I think the prevailing view is that the original verdict was wrong and if the GMC are going to just rubber stamp court decisions then why should the GMC exist? - just let the courts make the decision. Also why bother having the MPTS?

    I think the issue is being judged via your peers vs judged by a lay jury as discussed in this article;

    the GMC should know better and they have effectively talked themselves out of their own existance - they are simply no longer relevant if they can not 'think' about the decisions they are making.

    However, if the prevailing view is that we have to be judged by lay persons in future then we are going to run out of doctors - I'm not sure that the GMC understands that and what that will mean for safety.

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  • Council of Despair

    I would also add that Massey is out of his depth and it looks like the GMC is trying to ride this out. The usual tactic is by setting up a review, shifting the rationale (we are just testing the process), justifying process. We've seen this all before with the CQC, NHSE, HEE, doh eg 'more doctors than ever, spending more money on the NHS than ever ...'

    This is a consequence of a politically motivated system of quangoes headed by hand-picked enablers.

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  • Hang you head in shame and resign. You have destroyed careers, denigrated the profession and demoralised future generations of hopeful medics. You have also abused power to undermine the authority of the Medical Tribunal which puts into question it's very existence.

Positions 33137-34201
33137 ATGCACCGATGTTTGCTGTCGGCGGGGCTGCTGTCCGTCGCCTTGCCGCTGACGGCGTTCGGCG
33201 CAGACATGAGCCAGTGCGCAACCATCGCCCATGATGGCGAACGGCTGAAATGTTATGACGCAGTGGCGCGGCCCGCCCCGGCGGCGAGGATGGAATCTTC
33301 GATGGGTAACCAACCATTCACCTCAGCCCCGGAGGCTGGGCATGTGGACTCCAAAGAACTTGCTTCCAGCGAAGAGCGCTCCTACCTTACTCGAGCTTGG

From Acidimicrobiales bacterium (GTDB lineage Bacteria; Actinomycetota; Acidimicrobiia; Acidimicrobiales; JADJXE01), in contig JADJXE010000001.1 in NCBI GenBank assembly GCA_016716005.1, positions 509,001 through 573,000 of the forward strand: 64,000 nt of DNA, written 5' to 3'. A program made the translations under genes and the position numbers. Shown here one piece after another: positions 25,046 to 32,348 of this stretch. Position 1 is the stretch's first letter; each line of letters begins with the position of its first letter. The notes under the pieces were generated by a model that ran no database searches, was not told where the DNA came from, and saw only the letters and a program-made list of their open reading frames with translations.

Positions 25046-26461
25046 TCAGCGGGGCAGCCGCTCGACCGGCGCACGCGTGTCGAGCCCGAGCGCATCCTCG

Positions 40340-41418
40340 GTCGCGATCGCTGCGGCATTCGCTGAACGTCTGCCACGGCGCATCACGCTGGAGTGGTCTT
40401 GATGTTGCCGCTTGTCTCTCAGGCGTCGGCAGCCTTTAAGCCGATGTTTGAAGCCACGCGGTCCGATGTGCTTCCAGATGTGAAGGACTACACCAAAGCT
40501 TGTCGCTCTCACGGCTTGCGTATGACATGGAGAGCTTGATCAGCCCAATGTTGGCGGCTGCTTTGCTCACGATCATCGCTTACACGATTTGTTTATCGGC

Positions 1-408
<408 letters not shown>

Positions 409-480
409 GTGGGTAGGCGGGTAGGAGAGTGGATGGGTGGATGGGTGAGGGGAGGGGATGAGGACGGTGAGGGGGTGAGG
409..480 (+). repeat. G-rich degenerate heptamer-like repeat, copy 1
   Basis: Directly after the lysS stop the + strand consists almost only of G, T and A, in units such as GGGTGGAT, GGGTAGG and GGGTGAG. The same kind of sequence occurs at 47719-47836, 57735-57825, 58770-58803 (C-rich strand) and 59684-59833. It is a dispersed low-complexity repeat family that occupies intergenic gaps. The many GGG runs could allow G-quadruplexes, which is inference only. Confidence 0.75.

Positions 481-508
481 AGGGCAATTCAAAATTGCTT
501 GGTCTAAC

Please save us all this BS about exercising your rights. We in the medical profession also have a right to work without fear and with dignity !

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  • So Pulse has found out Mr Massey has lied. Some evidence from her e-portfolio were used in the trial.
    The GMC continunes to justify itself and wants to put all of us at risk. I wonder who regulates a lying regulator. Sorry GMC, we have lost faith in you. Everyone will now practice and reflect defensively.

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  • Massey at the DOH....

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  • I am yet to find any example like this anywhere else in the world.

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  • Vinci Ho

    As I wrote before , you have to understand the history between GMC and MPTS before you can see why GMC would not ‘waste’ the opportunity to challenge a MPTS’ decision.
    GMC bascially refused to be labelled as accountable to all these ‘mishaps’ happened in the past including these 100 odd numbers of doctors died during FTP proceedings